A T F B B T 92 If the transformations are clear from context then we simply say

A t f b b t 92 if the transformations are clear from

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∈ A T , F ∈ B B T . (9.2) If the transformations are clear from context then we simply say that the chan- nel is stationary. Intuitively, a right shift of an output event yields the same probability as the left shift of an input event. The different shifts are required because in general only T A x and not T - 1 A x exists since the shift may not be invertible and in general only T - 1 B F and not T B F exists for the same reason. If the shifts are invertible, e.g., the processes are two-sided, then the definition is equivalent to ν T A x ( T B F ) = ν T - 1 A x ( T - 1 B F ) = ν x ( F ) , all x A T , F ∈ B B T (9.3) that is, shifting the input sequence and output event in the same direction does not change the probability. The fundamental importance of the stationarity of a channel is contained in the following lemma. Lemma 9.3.1 If a source [ A, μ ] , stationary with respect to T A , is connected to channel [ A, ν, B ] , stationary with respect to T A and T B , then the resulting hookup μν is also stationary (with respect to the cartesian product shift T = T A × B = T A × T B defined by T ( x, y ) = ( T A x, T B y ) ). Proof: We have that μν ( T - 1 F ) = Z ( x ) ν x (( T - 1 F ) x ) . Now ( T - 1 F ) x = { y : T ( x, y ) F } = { y : ( T A x, T B y ) F } = { y : T B y F T A x } = T - 1 B F T A x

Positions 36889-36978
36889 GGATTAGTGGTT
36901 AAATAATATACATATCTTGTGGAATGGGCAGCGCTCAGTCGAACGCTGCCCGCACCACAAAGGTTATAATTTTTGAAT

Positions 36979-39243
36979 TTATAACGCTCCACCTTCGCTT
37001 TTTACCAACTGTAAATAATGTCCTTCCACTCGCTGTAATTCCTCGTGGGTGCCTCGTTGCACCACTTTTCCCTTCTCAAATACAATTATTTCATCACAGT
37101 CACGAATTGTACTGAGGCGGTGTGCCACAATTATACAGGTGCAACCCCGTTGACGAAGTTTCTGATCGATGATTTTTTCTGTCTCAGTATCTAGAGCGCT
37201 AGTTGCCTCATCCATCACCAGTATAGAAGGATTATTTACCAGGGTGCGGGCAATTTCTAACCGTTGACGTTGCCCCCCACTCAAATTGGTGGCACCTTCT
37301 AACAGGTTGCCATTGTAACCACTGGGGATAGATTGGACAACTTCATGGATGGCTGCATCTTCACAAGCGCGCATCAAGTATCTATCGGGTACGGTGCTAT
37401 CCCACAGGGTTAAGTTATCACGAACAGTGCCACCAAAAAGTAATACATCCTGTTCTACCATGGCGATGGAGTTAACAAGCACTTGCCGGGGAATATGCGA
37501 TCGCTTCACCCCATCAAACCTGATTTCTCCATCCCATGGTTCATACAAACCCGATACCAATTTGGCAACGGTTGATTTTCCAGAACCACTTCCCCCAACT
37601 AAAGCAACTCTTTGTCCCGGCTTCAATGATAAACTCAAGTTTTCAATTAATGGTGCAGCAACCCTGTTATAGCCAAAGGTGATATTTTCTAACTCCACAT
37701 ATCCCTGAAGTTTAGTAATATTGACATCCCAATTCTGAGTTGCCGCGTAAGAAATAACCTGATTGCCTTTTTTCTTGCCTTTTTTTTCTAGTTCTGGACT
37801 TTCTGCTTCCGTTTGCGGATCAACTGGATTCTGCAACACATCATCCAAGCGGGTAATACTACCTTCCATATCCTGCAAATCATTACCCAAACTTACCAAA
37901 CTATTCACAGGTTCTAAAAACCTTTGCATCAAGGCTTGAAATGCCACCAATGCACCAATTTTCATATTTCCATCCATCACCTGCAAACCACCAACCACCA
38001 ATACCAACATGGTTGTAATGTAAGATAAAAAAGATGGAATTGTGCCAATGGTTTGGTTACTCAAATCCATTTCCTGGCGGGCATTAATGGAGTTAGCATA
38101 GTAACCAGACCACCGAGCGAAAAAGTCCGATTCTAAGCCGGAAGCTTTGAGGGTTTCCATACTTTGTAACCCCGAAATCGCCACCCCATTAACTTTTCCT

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9.3. STATIONARITY PROPERTIES OF CHANNELS 165 and hence μν ( T - 1 F ) = Z ( x ) ν x ( T - 1 B F T A x ) . Since the channel is stationary, however, this becomes μν ( T - 1 F ) = Z ( x ) ν T A x ( F T A x ) = Z dμT - 1 A ( x ) ν x ( F x ) , where we have used the change of variables formula. Since μ is stationary, however, the right hand side is Z ( x ) ν x ( F ) , which proves the lemma. 2 Suppose next that we are told that a hookup μν is stationary. Does it then follow that the source μ and channel ν are necessarily stationary? The source must be since μ ( T - 1 A F ) = μν (( T A × T B ) - 1 ( F × B T )) = μν ( F × B T ) = μ ( F ) . The channel need not be stationary, however, since, for example, the stationarity could be violated on a set of μ measure 0 without affecting the proof of the above lemma. This suggests a somewhat weaker notion of stationarity which is more directly related to the stationarity of the hookup. We say that a channel [ A, ν, B ] is stationary with respect to a source [ A, μ ] if μν is stationary. We also state that a channel is stationary μ -a.e. if it satisfies (9.2) for all x in a set of μ -probability one. If a channel is stationary μ -a.e. and μ is stationary, then the channel is also stationary with respect to μ . Clearly a stationary channel is stationary with respect to all stationary sources. The reason for this more general view is that we wish to extend the definition of stationary channels to asymptotically mean stationary channels. The general definition extends; the classical definition of stationary channels does not. Observe that the various definitions of stationarity of channels immediately extend to block shifts since they hold for any shifts defined on the input and output sequence spaces, e.g., a channel stationary with respect to T N A and T K B could be a reasonable model for a channel or code that puts out K symbols
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